Assume you sit on the board of a bank that has no present interest in being acquired. Without warning, you receive an unsolicited takeover offer. Much as you may find this an annoying distraction, you cannot dismiss the offer out-of-hand. Rather, you must ensure that the board respects the foundational principle that, as a body, it must make decisions that enhance shareholder value. It must accept its decision-making responsibility, and promptly undertake a financial analysis to determine whether the offer is one that could put the shareholders in a better position than maintaining the status quo. If the board concludes that the offer is legitimate and that, once accepted and consummated after negotiations, it could put the shareholders into a more favorable position than retaining their existing bank shares, then a decision is virtually unavoidable.
If You Are the Target
In most states, following their version of the business judgment rule will protect the board’s decision and courts are reluctant to second-guess that decision as long as:
- The board has adhered to the bank’s documented governance processes and recusal mechanisms that are consistent with peer institutions and designed to eliminate board member self-interest influences.
- The board relied in good faith upon non-conflicted expert advice.
- The board minutes establish that it conducted a thoughtful decision-making process. If the financial analysis makes the ultimate decision too close to call, thereby giving good reason to consider non-economic issues, and the bank’s by-laws permit the board to weigh non-economic factors, it is imperative that negotiations over non-economic concerns be carefully documented to mitigate litigation risk regardless of whether a transaction receives a green or red light.
If You Are the Acquirer
Now assume you are a board member of the acquiring bank. Knowing that your unsolicited offer will gain traction only if the target’s board finds the offer to be legitimate, your first concern should be to make certain that you have assembled a team with the necessary expertise willing to devote the resources to due diligence. The better the acquirer understands the target’s governance and attitude, as well as its customer demographics, competitive position and the potential for regulatory concern over market concentration, the more tailored the offer will be to the interests of the target and the more likely the offer will receive favorable consideration. If later challenged, the board’s due diligence will be judged by the investigative standard of reasonableness, where management decisions were ratified by the board only after independent inquiry. The board must uphold its duty of care, and that obligation will have been met if it has made reasonable examination of the totality of available information, including strategic, operational, management, timing and legal considerations.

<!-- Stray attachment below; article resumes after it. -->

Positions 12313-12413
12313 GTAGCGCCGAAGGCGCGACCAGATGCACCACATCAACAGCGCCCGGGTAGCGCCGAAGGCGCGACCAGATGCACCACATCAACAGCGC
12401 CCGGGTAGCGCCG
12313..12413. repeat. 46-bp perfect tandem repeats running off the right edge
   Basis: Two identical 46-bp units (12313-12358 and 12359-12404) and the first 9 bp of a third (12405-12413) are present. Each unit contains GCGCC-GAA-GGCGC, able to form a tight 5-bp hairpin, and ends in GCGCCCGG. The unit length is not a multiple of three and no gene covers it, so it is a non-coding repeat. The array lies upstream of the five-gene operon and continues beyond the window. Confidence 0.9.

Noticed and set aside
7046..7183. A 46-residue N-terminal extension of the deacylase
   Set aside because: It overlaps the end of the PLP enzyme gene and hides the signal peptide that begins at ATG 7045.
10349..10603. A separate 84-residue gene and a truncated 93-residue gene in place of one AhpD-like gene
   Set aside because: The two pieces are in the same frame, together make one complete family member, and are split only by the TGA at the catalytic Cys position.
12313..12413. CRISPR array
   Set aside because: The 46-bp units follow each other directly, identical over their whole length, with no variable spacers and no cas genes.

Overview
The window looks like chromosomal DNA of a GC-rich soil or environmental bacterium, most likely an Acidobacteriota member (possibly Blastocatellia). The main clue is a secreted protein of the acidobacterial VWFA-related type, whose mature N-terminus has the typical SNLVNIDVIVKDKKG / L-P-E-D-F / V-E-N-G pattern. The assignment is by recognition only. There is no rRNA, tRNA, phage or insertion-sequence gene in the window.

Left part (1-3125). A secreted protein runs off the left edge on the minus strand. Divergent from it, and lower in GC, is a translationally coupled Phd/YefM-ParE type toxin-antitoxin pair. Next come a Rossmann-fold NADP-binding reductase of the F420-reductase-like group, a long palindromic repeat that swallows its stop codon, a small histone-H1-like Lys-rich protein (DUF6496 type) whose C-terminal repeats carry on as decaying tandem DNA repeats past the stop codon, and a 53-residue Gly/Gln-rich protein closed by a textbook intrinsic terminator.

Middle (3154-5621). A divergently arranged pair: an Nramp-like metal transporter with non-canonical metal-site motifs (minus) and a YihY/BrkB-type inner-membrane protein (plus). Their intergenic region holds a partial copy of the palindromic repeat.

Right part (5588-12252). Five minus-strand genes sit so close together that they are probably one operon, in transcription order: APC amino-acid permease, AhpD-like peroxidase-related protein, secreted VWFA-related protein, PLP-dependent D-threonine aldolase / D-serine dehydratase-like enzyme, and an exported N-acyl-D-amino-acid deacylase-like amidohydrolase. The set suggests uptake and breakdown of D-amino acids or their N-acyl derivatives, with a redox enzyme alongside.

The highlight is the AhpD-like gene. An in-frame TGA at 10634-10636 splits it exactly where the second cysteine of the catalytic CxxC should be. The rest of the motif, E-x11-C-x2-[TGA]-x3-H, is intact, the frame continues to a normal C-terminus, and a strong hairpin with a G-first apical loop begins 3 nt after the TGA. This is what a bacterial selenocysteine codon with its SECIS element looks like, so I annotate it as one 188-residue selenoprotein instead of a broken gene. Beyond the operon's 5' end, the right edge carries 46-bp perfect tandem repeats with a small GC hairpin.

Whether you are on the board of the target or the acquirer, you will need to have a level of market, industry and technical expertise that requires engagement of outside advisors, with investment bankers often being the most prominent. The board will need to understand every advisor’s motive. It is essential that the advisors challenge your assumptions, and if their financial incentives depend on closing the deal, you must remain alert to that natural bias. The board must resist investment banker pressure to get a deal done, making sure that board agendas provide adequate time to study implementation progress, to anticipate and mitigate risks and to identify additional and alternative opportunities.
Clarity and open communication among members of the key leadership team and their advisors is imperative, especially with regard to keeping the transaction true to the board’s primary business goals. These factors will drive contract negotiations, elevate the quality of the due diligence effort and ensure that the initiatives and business elements that create value are prioritized in the integration process.
For both acquirer and target, investment bankers in collaboration with legal counsel can be invaluable in guiding the boards towards successful completion of the transaction. Seasoned investment bankers can help set appropriate price terms and conditions and establish critical protocols for communicating with employees, the media, the market and investors. Experienced legal counsel can negotiate a transition services agreement governing consolidation and systems conversion and provide early, active and competent interaction with regulators to ensure unimpeded processing of all necessary filings and approvals.
Above all, it is vital to remember that failing to close the deal may ultimately be in the best interests of the enterprise. Ego, incentive compensation and deal momentum can all too easily distract the board from its paramount responsibility, namely, to constantly vet all pro forma assumptions of the deal.